A good friend of mine Eliza is a fanatical runner. Any chance she gets she is up and away.

It goes back to when she was in school. She would get up early, sometimes as early as four in the morning, and go for a long run before coming home to shower and have breakfast before school. She’d compete every year in the athletics carnival and the state cross country events. Very impressive.

I have never been into running. The best I can do is a gentle canter around the beloved Centennial Park followed by a well deserved ice coffee. Well, that is what I tell myself.

I have never thought about running much. After seeing Jamila Main’s show BENCHED  I can’t stop thinking about running. Nor for that matter can I stop thinking about walking. Being able to…

Jamile was a sporty kid growing up. In  Jamile’s teens Jamile’s body started playing up with a terrible condition that Jamile describes best. It became too painful for Jamile to stand. Just to walk a little walk was the best that Jamile could do. And that was a real treat.

Jamile’s condition worsened and at the age of 20 Jamile resigned to the fact of being in a wheelchair for the remainder of life.  

In Jamile’s show at the Darlinghurst Theatre Jamila  sits on a bench, centre stage, facing the audience. All of Jamile is up there.

The premise of Jamile’s show is that Jamile has invited five brave, willing audience members, waiting backstage, to individually join Jamile on the bench, share two slices of an orange and have a chat. The chat always ends with Jamile asking for them to take a walk or a run in the coming days. One of Jamile’s  ‘subjects’, I can’t think of a word to put it, actually did a lap of the stage right then and there. He drew applause from the audience.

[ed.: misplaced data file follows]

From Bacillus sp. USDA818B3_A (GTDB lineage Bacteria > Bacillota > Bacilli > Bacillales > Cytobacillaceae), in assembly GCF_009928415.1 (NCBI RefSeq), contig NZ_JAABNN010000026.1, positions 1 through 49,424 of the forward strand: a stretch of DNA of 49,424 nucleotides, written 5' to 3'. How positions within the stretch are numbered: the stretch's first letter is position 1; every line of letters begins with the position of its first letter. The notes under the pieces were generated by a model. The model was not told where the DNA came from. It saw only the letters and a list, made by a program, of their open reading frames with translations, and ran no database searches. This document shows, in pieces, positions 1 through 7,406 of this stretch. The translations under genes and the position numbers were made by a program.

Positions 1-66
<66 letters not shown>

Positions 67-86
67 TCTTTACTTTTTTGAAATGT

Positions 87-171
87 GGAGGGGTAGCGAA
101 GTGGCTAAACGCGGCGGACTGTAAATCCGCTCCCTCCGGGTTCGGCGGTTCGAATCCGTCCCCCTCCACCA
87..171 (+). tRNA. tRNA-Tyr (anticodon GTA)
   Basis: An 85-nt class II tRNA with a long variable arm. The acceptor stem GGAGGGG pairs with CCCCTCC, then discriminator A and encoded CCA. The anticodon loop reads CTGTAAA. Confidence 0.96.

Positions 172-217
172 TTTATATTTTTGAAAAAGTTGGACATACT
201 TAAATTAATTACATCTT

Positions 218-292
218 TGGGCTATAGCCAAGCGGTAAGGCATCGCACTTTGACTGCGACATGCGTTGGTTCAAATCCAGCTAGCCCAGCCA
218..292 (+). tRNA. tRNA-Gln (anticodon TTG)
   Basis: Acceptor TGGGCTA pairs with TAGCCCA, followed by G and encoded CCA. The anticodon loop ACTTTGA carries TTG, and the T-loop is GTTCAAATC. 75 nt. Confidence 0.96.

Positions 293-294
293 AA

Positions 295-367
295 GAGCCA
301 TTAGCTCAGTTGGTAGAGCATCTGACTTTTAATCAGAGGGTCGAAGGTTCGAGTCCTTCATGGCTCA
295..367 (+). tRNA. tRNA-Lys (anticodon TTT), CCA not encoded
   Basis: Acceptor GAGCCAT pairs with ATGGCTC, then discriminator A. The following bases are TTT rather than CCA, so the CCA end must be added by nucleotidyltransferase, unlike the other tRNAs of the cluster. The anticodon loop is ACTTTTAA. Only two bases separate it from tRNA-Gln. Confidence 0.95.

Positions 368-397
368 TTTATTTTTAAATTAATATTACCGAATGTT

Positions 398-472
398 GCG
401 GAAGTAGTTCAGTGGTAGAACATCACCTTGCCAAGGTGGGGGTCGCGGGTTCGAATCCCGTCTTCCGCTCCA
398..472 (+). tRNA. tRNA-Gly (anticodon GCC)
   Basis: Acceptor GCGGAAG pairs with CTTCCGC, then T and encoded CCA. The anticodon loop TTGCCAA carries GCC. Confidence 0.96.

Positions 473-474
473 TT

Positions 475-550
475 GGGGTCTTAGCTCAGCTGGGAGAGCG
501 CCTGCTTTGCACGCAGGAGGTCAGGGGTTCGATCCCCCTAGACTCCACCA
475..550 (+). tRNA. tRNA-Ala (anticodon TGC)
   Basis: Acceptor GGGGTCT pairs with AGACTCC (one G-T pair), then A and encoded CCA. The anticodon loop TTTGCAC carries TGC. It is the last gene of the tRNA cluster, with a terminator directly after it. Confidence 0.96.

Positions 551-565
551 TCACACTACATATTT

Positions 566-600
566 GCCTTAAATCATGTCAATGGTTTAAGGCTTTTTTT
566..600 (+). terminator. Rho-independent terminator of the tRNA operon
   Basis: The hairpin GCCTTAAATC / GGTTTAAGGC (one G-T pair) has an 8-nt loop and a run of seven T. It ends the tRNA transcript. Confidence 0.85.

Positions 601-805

With each guest Jamila confided that ‘they’ would love to be able to run again. To have that rush, that thrill.

Jamile told each guest that, ” I am one of the toughest people I know’.  Jamile may well be right. Speaking personally I would find it agonisingly hard to feel that longing, that ache for something out of reach, every single day.

Two things came to mind. I have a book, it is only a tiny book,  by a Buddhist monk Thich Nhat Hanh, entitled  ‘How To Walk’. It is a series of meditations about walking. Hanh constantly harks back to how great that feeling is to feel one’s feet on mother earth. To feel each step.

Then there’s that hypnotic soft rock class by American singer Christopher Cross entitled ‘Run Like The Wind’.  

Wouldn’t Jamila Main just love to be able to run like the wind…

BENCHED was a deceptively simple, poetic and resonant work of theatre. One is richer for having seen it.

A Darlinghurst Theatre Company production, Jamila Main’s BENCHED is playing the Eternity Playhouse, 39 Burton Street, Darlinghurst, until the 29th May, 2022.